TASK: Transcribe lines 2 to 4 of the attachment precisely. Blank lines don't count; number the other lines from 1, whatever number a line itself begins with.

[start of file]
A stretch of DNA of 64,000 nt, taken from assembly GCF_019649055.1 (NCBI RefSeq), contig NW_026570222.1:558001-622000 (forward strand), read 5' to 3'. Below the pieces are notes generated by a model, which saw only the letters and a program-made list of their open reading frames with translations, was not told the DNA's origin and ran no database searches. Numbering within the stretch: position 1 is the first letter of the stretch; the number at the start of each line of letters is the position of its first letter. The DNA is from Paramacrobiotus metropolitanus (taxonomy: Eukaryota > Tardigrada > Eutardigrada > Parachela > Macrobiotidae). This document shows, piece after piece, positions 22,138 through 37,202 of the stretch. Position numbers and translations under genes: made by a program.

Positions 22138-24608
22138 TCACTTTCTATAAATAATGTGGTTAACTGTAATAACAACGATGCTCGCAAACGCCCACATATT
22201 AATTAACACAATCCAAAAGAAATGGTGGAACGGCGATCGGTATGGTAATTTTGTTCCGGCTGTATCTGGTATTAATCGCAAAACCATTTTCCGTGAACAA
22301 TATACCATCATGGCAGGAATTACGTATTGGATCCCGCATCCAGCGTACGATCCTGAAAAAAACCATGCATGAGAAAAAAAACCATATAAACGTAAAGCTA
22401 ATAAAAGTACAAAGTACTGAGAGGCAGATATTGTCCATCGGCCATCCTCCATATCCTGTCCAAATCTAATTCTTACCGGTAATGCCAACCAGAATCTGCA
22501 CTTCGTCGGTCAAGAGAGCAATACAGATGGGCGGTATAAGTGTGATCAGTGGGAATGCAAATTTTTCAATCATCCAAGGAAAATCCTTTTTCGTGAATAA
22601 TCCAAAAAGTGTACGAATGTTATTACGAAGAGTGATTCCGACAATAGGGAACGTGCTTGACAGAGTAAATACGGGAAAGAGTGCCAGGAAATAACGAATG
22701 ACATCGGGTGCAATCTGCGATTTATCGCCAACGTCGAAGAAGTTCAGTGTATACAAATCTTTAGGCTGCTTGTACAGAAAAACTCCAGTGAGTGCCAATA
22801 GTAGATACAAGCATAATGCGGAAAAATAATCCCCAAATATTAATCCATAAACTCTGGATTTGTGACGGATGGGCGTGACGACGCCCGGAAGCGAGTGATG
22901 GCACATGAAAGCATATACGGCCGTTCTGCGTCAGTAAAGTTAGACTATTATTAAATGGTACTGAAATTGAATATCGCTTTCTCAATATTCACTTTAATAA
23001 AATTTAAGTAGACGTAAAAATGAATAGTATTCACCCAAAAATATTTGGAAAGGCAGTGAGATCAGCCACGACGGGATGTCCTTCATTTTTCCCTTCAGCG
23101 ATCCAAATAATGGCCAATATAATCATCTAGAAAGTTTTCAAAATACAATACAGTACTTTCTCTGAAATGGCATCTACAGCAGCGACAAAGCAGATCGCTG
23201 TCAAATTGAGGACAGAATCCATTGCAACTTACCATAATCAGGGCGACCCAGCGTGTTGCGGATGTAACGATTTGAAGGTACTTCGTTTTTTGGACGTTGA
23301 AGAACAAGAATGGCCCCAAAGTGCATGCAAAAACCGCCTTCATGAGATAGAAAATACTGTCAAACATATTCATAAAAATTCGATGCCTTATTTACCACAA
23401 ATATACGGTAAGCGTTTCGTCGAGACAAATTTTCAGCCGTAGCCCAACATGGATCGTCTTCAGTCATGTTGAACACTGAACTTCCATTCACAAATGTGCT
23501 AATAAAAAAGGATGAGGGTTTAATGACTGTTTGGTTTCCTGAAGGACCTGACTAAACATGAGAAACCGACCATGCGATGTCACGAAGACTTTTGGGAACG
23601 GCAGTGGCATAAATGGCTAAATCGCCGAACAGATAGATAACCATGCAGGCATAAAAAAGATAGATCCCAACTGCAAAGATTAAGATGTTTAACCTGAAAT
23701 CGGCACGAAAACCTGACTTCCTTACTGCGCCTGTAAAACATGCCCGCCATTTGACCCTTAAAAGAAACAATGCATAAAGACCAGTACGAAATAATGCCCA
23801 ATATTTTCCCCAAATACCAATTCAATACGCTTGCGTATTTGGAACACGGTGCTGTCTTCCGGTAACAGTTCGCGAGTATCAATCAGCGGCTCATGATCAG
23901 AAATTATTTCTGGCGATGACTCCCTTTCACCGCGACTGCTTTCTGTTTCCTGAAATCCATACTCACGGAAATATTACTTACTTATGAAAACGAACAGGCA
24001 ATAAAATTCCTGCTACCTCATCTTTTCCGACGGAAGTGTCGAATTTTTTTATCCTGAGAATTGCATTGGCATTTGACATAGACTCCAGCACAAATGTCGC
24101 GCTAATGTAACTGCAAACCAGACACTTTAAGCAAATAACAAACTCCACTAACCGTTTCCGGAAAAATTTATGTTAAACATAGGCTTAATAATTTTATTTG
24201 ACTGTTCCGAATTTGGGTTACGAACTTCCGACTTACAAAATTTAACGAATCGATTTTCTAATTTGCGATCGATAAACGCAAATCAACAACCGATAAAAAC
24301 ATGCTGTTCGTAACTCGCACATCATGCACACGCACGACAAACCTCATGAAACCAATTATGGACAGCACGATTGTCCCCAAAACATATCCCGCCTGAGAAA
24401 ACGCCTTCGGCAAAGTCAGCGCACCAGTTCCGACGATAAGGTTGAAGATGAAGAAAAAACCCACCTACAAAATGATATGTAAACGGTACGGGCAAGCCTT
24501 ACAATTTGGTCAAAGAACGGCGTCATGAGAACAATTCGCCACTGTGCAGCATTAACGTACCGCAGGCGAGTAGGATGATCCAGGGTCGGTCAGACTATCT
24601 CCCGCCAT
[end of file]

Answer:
Positions 22138-24608
22138 TCACTTTCTATAAATAATGTGGTTAACTGTAATAACAACGATGCTCGCAAACGCCCACATATT
22201 AATTAACACAATCCAAAAGAAATGGTGGAACGGCGATCGGTATGGTAATTTTGTTCCGGCTGTATCTGGTATTAATCGCAAAACCATTTTCCGTGAACAA